Jamieson added: “I applaud DeFazio’s efforts, even though I don’t necessarily agree with all the details. One never knows what will materialize in an election year and some may be hopeful that this Moving Forward Framework will result in something concrete. Nevertheless, there’s a long pot-holed road ahead before this could become law and get funded, so it’s best not to get too excited.”
AIAI's executive director, Lisa Buglione commented: "AIAI is pleased that leaders in both the House and Senate are advancing their proposals for infrastructure investment. We agree the time is now to act, and look forward to our continued engagement as the debate advances."
Policymakers in New Zealand and Australia have also announced sustainable infrastructure investment plans, with images of the devastation caused by wildfires in the latter widely cited by leaders in Washington, Brussels and Davos as to why this ‘green’ investment needs to happen immediately.
Meanwhile, Spain’s Ferrovial is the latest global industry titan to announce a focus on sustainable infrastructure. Ignacio Madridejos, CEO of the group said Wednesday “Ferrovial is preparing to take advantage of the transformations of all types that our society is experiencing in order to lead a new industry cycle in sustainable infrastructure, where we are acknowledged leaders”.
The plan arose from a “reflection on the technological, demographic, mobility, and sustainability transformations that are affecting the industry”, coupled with worldwide infrastructure needs.
What was refreshing in that announcement, in Madrid this week, was the open recognition that “this unique situation offers great opportunities” for Ferrovial “to adapt to the new competitive environment and generate value for all our stakeholders”, and not for CSR or ESG reasons alone.
However, the most refreshing discourse in 2020 is the potential for infrastructure investment through public-private partnerships to address the effects of climate change where it is felt most acutely- Emerging Markets.
Earlier this week, European Commission President, Ursula von der Leyen, on behalf of the European Union, and International Monetary Fund's Managing Director Kristalina Georgieva concluded a new Financial Framework Partnership Agreement that will boost their cooperation to tackle key challenges including climate change, and help countries achieve the Sustainable Development Goals.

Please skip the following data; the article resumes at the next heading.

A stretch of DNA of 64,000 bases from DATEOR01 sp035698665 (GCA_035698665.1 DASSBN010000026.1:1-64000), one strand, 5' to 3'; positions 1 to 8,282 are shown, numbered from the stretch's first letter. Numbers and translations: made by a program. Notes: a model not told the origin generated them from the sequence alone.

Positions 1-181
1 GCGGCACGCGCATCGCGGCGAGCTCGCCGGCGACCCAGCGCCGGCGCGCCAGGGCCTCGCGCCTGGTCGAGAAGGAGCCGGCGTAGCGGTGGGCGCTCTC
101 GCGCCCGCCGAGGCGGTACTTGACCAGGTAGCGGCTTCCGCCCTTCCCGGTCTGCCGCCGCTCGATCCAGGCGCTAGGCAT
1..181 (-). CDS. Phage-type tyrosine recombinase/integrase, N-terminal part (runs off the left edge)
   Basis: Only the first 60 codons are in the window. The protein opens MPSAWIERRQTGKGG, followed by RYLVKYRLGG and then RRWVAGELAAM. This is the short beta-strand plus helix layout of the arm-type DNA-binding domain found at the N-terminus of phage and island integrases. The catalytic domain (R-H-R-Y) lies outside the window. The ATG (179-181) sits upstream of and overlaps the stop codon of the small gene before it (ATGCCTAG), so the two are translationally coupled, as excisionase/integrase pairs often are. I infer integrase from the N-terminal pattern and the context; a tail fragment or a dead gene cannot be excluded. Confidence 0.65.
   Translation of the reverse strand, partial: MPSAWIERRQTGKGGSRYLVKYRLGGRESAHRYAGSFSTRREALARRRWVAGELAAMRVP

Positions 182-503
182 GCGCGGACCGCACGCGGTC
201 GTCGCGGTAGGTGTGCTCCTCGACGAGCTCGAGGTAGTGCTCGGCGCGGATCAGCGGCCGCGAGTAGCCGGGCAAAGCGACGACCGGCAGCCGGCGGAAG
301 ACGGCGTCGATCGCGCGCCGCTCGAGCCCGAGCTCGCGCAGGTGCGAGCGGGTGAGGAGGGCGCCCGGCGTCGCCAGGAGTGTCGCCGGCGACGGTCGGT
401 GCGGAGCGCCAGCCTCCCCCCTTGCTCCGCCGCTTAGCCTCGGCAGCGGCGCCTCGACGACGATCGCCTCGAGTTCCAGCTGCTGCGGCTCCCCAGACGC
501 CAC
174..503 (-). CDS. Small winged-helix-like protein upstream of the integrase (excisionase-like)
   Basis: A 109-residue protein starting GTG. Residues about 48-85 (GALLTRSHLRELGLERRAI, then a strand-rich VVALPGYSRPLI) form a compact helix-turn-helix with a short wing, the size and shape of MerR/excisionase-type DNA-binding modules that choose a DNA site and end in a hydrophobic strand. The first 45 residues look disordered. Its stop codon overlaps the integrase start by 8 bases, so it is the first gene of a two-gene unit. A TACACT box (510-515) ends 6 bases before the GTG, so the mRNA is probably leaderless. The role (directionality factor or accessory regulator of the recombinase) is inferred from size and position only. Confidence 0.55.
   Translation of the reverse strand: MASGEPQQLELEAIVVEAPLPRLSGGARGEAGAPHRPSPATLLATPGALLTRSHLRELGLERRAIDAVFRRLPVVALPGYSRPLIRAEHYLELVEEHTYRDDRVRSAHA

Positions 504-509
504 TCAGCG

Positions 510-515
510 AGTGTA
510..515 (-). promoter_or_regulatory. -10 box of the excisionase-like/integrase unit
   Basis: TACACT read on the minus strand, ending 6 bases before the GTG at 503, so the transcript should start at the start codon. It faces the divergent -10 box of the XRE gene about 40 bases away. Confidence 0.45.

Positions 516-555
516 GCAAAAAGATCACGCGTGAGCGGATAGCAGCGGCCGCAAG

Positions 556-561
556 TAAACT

What is most refreshing about the discourse between governments, multilaterals and the industry in 2020 is increasing transparent about what the opportunities are for their respective domestic infrastructure delivery sectors in Emerging Markets.
The UK government is more bullish than ever on the benefits of PPP (albeit just not in the UK) and the potential of “deep” UK expertise.
Meanwhile as the US International Development Finance Corporation (DFC) CEO, Adam Boehler, travels to El Salvador this week “to discuss opportunities” following visits to Colombia, Guatemala, Indonesia and Vietnam already this year, the US Department of State has released a fact sheet on its Blue Dot Network for infrastructure financing.
It states: “The United States, Australia and Japan’s new Blue Dot Network will serve as a globally recognized seal of approval for major infrastructure projects, letting people know that projects are sustainable and not exploitative.”
Adding: “Once fully up and running, the new network will bring together governments, the private sector and other organizations behind a set of high-quality global infrastructure development standards.”
One thing is for sure, 2020 will see familiar industry names in unfamiliar territories. Exciting times indeed.